Three hours south of Cebu, the humble municipality of Oslob started gaining popularity because of the famous gentle giants once more popurly seen in Donsol, Sorsogon: The Whale Shark (Rhyncodon typus). Our whole family decided to finally see this majestic creature of the sea despite my earlier apprehensions of how they handled this “ecotourism”.
Barangay Tan-awan, Oslob
Upon arrival we settled in the cottage we rented and then took time to change and get ready. It was eight in the morning and the sun was shining and the weather was good. Water visibility up to 20 feet and was not as clear as I wanted it to be. Current was pretty strong and there were small waves on the surface. The water was just asking for skimboarders to ride away.
We had to take a boat going to the orientation center where there was a one minute orientation. I offered to swim out towards the feeding area but apparently it was not allowed. We finally arrived in the place and there were several other tourists there.
Face to face with the Shark
When we finally made it to the feeding station I jumped into the water for the most anticipated part of this trip.
Just when I was still getting familiar with the surroundings it suddenly happened: I got to see the whale shark up close. Though the rule says we need to be at least 12 feet away from the fish, we just couldn’t help it as the whale shark went up close to us. I did my best to avoid the shark hitting me or my fin. It was amazing how the fish was just so used to seeing humans everywhere. There was indeed a sense of familiarity. Some may argue that this is not good and can cause easier poaching or even potential hazards as these sharks associate the boat with food. Others believe that this is a beautiful way for the humans to become appreciative and protective of this majestic fish.
A lone shark away
I know that I was already expecting to see “standing” sharks as most of the whale shark positions would be them feeding in a vertical stance. To my delight a large one about 20 feet in height, decided to go back to the deeper waters. Taking a huge gulp of air, I dove down to the sea bed (20-25ft depth) and followed the shark. It was beautiful. Seeing the graceful swinging of the tail and the glide of the shark through the water. Swimming beside it was breathtaking!
No boats, no feeding fishermen, and no flailing tourists around. It was just me, the shark, and remoras.
As my mammalian instinct called me back to the surface, I took one last look and then I made a promise: I shall see this beautiful creature in the wild someday and not surrounded with a large crowd of flailing spectators and krill-tossers.
Whale Shark Appearance Origins
While drying up we got to hear the story of one local boatman, the same one who acted as the guide for the National Geographic crew. “Kuya” (big brother) recounted on how the Whale sharks have been visiting their house reef as far back as 1960s. The feeding has been done was done because of two possible reasons: their superstitious belief that giving to the whale shark would lead to a bountiful fish hunt. The second reason being, the mayor of the town wanted to protect this fish because they were seeing these whale sharks were being slaughtered in Bohol. Kuya even told us of how there used to be several carcasses of whale sharks back then when the feeding wasn’t done. This was due to the shark’s fin trade. Thankfully today they know that no such happening of whale shark slaughter has been seen so far.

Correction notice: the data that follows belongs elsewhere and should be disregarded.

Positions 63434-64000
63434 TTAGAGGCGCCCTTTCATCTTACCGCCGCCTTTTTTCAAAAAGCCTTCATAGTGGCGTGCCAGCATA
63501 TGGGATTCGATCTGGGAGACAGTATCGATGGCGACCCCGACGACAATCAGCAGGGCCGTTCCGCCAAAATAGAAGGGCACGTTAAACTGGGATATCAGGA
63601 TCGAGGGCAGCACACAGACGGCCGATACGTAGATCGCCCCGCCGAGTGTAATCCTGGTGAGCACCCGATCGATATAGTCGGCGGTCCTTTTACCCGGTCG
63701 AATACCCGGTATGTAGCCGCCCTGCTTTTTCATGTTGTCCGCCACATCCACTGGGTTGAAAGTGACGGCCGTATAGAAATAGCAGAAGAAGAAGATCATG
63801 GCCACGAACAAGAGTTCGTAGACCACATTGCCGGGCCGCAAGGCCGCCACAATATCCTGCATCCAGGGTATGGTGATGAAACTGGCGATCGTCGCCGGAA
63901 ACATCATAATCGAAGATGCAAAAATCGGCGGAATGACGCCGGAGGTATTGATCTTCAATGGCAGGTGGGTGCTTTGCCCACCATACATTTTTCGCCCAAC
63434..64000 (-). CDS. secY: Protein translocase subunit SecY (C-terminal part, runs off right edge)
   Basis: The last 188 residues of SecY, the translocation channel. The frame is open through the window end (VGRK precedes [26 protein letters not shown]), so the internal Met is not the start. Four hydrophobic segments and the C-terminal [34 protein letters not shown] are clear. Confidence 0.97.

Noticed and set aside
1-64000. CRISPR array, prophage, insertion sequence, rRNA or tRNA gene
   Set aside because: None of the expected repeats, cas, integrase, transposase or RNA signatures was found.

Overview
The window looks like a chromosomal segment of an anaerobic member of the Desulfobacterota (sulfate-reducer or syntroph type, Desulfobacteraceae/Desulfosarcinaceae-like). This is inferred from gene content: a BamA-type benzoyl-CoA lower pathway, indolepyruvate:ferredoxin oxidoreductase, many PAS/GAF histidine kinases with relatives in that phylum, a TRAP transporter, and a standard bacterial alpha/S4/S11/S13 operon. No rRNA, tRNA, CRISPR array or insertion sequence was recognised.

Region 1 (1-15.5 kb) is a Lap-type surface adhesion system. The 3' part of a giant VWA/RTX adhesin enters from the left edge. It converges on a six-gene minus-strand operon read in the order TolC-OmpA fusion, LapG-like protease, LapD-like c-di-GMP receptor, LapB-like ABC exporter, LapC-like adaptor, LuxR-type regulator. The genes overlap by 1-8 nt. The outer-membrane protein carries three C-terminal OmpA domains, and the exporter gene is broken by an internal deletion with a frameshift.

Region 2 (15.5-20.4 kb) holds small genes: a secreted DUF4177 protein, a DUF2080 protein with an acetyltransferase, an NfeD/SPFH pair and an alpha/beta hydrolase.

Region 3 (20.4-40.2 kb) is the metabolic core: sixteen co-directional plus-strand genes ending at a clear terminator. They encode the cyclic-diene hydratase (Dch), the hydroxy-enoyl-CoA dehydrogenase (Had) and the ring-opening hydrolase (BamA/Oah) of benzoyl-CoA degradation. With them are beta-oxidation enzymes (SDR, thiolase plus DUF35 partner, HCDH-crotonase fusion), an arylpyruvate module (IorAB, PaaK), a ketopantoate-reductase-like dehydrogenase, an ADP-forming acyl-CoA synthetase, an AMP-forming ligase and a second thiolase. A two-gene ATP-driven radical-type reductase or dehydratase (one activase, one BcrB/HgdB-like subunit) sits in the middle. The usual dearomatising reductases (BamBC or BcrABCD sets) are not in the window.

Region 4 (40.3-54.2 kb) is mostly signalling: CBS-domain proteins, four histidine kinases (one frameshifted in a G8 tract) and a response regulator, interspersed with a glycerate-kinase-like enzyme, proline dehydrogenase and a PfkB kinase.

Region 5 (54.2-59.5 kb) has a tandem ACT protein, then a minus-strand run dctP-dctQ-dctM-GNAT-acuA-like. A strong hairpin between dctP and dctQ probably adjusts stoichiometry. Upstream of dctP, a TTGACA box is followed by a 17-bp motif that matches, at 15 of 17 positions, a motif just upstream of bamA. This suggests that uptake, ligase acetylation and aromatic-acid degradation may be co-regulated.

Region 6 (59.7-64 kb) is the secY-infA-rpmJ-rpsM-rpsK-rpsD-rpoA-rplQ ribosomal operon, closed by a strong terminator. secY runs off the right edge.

Interesting to note that the fishermen of Oslob do not do net-fishing. They highly encourage hook line fishing. They believe this allows the fish to grow healthy. It is no wonder I saw many large fishes apart from just the whale shark in the area.
What to Expect in Whale Shark Watching
The visibility is generally bad in the area. This is a common observation of most divers I’ve spoken to but good visibility is not unheard of. The waters are quite warm, though not always the case. Wearing of rash guard and thin swim wear is not a problem but if you’re opting for more skin watch out for Jellyfish season. Even then (we dived around December) there were still jellyfish stings. Snorkeling is fine as these creatures fed on the surface. You are given life vests to wear but you’re not required to wear them. There is generally a lot of people and there will be a lot of flailing. I cannot promise a “peaceful” experience with these creatures. The boatmen don’t seem to allow us to swim over to the edge of the house reef. You are “cordoned” in a particular area and expected to just “Watch” 1 whale shark a time. Me being the freediver that I am, felt encased in a “box”. If you have a monofin, swimming around in a small area was just not right.
The experience was both good and also sad. It was wonderful to finally see these giants of the sea face to face. It was sad that I had to do it in a state where they were fed. It was good to see how the locals really cared for the sharks and even addressing them with names. It was sad to see so many tourists still not following rules and attempting to touch the Whale Shark. I saw a Korean attempt to touch the tail of one shark. I stared at her long and hard and she stopped trying to reach out.
I am not supporting the feeding of the whale sharks but I do support the protective attitude of the fishermen of Oslob. Hopefully someday this will lead to a fruition of conservation projects all over Cebu and the Philippines, but of course without the feeding program.
*All shots were taken using a GoPro HD Hero 2 with Snake rivers Prototyping: Blurfix. The Photographer and Freediver followed all rules and proper practices when encountering wildlife, to the best of his abilities.